My friend Ali and I are both responsible, mature adults. However, for a brief period, before we met our husbands, she and I got together regularly for an after work cocktail or seven. We often ended those less-than-sober nights dining on what we affectionately referred to as “cheap Chinese.”

Several years ago, after a glass of wine, we returned to the scene of youthful excess, excited to once again dine on some of DC’s best Chinese food. It was an epic mistake. Rule #1 of drunken dining: don’t ever go back sober. The food was terrible.

Unfortunately, Chinese food, which can be fresh, bright and rich, often disappoints, salty, fatty and limp. Egg fu yung, is perhaps one of the worst perpetrators,  laden with a corn (starch and syrup) gravy. But it doesn’t have to be that way.

Farm fresh eggs and toasted sesame oil makes this Asian omelet rich. Lightly stir-fried cabbage delivers the crisp crunch missing in mung bean sprouts, while Shitake mushrooms provide the umami depth typically derived from MSG. Our gravy, thick with cornstarch is bright with vinegar, soy and homemade stock. So sober up, and get ready for some amazingly good Chinese!

Egg Fu Yung

Photography by Sam Armocido

Photography by Sam Armocido

For Omelet:

  • 6 eggs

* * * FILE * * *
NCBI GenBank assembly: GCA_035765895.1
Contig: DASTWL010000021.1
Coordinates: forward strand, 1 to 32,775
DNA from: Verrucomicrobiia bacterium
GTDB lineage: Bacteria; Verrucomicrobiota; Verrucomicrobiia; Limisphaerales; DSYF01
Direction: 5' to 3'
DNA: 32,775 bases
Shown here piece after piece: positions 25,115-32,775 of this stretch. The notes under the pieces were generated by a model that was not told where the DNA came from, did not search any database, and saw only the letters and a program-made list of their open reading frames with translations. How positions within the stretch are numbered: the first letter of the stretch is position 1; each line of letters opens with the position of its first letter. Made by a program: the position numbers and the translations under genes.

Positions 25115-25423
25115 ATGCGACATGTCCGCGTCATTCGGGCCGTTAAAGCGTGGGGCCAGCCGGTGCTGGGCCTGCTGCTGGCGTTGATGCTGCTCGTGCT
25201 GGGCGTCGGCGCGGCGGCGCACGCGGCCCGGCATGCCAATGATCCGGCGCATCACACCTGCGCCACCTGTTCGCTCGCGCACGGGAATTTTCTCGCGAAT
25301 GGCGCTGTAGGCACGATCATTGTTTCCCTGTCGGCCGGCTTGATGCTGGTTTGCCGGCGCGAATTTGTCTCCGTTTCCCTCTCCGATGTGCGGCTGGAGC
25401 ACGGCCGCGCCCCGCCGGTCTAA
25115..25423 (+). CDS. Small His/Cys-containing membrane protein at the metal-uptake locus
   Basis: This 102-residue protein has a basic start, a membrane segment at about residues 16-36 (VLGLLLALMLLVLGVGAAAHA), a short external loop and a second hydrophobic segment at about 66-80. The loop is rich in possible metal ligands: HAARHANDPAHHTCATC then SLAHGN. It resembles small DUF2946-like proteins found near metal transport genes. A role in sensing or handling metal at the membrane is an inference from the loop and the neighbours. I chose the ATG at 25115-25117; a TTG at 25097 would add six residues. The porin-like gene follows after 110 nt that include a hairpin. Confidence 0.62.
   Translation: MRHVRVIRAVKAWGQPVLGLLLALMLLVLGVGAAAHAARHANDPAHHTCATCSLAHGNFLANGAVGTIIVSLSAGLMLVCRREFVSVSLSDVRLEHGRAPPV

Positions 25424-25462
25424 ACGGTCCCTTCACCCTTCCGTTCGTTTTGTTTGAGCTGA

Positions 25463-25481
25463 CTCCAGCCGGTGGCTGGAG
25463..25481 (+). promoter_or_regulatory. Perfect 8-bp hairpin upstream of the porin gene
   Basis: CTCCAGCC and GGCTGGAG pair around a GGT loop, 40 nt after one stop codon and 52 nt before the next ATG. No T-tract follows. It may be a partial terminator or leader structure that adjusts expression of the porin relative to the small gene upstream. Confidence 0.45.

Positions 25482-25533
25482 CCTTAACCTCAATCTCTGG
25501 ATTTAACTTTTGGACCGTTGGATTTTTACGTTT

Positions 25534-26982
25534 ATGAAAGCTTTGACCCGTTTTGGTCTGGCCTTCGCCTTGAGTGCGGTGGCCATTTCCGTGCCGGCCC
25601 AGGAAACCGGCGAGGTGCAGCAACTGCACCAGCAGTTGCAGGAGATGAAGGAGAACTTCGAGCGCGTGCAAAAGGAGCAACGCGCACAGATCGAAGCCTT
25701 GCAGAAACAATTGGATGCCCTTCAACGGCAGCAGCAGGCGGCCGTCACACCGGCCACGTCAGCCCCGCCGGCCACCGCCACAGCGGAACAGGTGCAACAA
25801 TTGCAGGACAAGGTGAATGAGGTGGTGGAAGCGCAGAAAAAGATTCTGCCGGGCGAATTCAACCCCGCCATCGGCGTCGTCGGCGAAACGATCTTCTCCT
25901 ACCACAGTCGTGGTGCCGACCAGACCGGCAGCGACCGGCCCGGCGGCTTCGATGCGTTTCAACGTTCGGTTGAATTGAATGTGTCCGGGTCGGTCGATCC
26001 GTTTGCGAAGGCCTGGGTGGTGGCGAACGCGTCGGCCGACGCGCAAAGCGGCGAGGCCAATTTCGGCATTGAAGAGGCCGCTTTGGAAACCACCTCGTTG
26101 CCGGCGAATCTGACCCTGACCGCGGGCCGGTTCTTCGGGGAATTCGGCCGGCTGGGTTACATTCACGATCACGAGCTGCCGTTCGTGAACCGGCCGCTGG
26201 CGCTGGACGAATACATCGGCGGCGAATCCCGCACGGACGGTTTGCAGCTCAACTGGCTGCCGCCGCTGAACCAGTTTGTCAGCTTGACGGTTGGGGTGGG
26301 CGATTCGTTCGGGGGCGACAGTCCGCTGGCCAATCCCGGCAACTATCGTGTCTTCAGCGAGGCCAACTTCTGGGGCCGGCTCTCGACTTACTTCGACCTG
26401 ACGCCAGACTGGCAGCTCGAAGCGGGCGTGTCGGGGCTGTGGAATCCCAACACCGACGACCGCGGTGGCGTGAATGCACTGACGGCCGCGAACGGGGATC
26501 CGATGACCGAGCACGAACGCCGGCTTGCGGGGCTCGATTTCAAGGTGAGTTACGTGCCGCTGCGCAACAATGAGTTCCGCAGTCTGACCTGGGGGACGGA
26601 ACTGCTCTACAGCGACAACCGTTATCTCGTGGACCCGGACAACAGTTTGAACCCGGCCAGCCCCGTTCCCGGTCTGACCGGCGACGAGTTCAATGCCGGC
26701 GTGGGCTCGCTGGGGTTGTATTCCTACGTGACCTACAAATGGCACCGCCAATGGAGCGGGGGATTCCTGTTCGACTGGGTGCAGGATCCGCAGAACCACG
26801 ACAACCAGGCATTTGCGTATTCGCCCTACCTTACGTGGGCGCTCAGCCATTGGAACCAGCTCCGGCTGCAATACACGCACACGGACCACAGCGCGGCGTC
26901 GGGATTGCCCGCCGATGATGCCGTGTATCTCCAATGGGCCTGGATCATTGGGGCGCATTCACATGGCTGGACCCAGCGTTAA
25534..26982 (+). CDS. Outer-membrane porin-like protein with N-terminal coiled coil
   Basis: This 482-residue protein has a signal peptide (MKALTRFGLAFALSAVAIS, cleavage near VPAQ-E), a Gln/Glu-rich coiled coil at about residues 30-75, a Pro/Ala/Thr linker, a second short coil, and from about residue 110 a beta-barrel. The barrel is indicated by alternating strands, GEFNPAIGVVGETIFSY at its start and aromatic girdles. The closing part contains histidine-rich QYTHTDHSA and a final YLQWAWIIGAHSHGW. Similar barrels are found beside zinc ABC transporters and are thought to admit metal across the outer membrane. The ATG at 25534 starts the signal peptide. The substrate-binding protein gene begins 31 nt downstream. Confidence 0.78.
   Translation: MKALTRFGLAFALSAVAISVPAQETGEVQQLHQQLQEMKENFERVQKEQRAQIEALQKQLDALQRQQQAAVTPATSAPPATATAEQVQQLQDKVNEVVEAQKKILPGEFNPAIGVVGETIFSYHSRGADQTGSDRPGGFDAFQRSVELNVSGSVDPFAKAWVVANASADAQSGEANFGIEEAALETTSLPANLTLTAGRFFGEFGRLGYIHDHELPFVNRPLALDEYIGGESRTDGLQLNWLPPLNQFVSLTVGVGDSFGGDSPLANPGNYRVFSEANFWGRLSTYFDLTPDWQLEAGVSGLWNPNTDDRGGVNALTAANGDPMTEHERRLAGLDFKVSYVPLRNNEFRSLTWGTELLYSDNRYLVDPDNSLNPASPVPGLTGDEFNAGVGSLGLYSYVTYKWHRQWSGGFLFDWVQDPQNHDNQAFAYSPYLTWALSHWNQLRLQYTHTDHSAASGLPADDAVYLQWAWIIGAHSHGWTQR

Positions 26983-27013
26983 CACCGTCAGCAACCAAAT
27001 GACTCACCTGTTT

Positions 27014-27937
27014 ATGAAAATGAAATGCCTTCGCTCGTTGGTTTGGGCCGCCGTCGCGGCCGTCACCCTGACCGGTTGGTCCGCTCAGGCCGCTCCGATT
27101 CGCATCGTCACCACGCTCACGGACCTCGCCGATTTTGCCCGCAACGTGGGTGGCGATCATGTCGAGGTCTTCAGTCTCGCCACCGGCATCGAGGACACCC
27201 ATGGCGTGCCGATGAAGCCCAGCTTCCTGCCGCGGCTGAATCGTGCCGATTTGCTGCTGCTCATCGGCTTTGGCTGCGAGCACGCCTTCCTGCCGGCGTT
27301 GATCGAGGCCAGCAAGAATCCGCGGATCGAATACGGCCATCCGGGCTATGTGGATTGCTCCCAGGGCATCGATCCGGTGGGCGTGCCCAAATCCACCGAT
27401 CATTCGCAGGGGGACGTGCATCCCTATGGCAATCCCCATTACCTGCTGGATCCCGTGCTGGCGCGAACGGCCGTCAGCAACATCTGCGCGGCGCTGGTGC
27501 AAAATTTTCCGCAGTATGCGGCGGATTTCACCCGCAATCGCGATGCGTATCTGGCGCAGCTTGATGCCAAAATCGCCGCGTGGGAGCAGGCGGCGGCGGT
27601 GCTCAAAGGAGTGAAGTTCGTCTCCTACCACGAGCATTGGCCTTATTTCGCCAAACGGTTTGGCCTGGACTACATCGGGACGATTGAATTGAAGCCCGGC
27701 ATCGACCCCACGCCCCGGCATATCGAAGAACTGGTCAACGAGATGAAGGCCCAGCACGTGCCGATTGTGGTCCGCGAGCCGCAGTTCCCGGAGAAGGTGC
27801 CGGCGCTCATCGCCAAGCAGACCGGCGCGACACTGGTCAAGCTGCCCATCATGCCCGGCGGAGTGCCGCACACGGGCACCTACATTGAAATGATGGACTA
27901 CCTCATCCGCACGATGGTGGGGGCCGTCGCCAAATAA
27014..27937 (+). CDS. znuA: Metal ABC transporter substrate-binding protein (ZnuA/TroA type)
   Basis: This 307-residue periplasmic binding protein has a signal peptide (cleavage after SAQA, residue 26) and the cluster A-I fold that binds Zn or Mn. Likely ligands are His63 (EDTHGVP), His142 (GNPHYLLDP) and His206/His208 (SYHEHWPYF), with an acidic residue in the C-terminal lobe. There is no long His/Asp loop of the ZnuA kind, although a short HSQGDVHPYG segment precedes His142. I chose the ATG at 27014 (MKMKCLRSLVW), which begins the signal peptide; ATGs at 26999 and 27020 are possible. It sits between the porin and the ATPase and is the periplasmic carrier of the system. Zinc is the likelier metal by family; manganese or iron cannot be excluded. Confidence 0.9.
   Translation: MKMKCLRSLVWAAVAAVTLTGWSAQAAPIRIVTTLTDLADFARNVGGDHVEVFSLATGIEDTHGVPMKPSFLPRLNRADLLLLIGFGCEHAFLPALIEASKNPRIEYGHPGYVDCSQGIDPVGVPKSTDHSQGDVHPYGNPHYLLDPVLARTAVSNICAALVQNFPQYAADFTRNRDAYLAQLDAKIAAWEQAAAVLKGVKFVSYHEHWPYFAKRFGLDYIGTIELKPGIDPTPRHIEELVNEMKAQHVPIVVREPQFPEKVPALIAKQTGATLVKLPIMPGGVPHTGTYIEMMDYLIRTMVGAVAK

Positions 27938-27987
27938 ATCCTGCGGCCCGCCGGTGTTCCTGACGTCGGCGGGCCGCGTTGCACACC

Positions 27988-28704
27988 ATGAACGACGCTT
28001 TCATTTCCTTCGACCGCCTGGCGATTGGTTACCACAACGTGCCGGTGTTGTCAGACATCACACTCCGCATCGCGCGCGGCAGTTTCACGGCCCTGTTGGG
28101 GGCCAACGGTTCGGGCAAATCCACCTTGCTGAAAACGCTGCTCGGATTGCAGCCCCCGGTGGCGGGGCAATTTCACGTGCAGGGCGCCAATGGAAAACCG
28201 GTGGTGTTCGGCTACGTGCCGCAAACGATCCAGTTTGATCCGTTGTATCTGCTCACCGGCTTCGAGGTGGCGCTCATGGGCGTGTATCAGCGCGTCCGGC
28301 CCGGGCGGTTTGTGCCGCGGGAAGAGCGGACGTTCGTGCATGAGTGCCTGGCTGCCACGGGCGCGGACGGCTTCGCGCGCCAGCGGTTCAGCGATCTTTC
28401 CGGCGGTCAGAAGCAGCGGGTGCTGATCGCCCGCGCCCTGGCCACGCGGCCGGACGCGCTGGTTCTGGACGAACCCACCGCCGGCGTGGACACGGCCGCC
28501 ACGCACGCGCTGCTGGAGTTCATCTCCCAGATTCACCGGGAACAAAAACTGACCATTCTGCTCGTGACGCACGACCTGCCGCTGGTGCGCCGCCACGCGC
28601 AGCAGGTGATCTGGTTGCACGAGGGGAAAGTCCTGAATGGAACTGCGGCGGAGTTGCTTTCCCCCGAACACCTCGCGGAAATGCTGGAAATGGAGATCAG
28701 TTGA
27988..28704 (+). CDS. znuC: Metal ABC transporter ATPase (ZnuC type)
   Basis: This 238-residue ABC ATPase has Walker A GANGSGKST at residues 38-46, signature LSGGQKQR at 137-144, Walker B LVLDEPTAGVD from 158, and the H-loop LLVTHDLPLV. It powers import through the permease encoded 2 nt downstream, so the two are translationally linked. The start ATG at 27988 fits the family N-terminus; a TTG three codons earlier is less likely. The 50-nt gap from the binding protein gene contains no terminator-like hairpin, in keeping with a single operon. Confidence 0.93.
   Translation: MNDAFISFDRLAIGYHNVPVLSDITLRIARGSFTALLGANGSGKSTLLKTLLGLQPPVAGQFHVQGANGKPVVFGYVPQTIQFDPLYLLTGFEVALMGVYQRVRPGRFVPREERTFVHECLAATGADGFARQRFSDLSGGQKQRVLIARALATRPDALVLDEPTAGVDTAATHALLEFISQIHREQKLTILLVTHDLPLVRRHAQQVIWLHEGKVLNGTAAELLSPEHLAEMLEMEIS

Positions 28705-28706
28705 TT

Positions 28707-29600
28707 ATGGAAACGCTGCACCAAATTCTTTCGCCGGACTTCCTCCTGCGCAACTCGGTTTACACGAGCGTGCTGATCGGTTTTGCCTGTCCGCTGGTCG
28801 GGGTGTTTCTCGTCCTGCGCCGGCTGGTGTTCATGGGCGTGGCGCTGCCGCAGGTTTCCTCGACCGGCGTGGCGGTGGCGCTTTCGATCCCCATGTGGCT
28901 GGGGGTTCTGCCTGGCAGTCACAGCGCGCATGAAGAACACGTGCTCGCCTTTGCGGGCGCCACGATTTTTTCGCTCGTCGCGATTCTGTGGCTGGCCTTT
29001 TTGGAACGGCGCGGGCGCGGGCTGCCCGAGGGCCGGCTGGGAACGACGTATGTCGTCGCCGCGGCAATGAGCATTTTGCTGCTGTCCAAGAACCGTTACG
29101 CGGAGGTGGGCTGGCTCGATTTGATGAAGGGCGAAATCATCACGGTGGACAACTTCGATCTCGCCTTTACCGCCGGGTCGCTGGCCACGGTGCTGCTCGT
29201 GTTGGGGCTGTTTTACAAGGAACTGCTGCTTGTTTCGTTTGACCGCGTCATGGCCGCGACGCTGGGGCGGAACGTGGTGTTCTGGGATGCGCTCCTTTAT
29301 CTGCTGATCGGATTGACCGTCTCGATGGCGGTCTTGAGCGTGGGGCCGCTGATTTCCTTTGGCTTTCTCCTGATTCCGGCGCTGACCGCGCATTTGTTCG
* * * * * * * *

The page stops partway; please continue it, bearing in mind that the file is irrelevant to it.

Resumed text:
• 1 tbs sesame oil
  • 3 scallions, thinly sliced
  • 4 tbs peanut oil
  • 2 cups cabbage
  • 1.5 cups Shitake mushrooms, slice thin
  • 2 cloves garlic, minced

For Sauce:

  • 2 tbs corn starch
  • 3 tbs soy sauce
  • 2 tbs Sherry Vinegar*
  • 1 tbs sesame oil
  • 1.5 cups vegetable stock or Asian stock

*For a more complex flavor with a hint of sweetness, use 1 tbs Sherry vinegar and 2 tbs of Sapore’s Serrano Chile Honey vinegar.

Directions:

  • Whisk together eggs, sesame oil and green parts of scallions in a large bowl.
  • On medium heat, warm 1 tbs peanut oil in a 12” skillet. Sauté white part of scallions until softened. Add cabbage and stirfry until tender but still firm. Add to egg mixture.
  • Return skillet to heat, add 1 tbs peanut oil and shitake mushrooms, sauté until softened and browning on edges. Add garlic and cook for 30 seconds more. Stir into egg mixture.
  • Heat 2 tbs oil in skillet over medium-low heat. Pour in eggs, cover and cook.
  • While omelet cooks, mix together sauce ingredients in a small saucepan and simmer until thickened. Keep warm.
  • When the top of the omelet is set, loosen the Egg Fu Yung with a rubber spatula, slide onto a platter, and serve with gravy. (Or just eat it right from the pan.)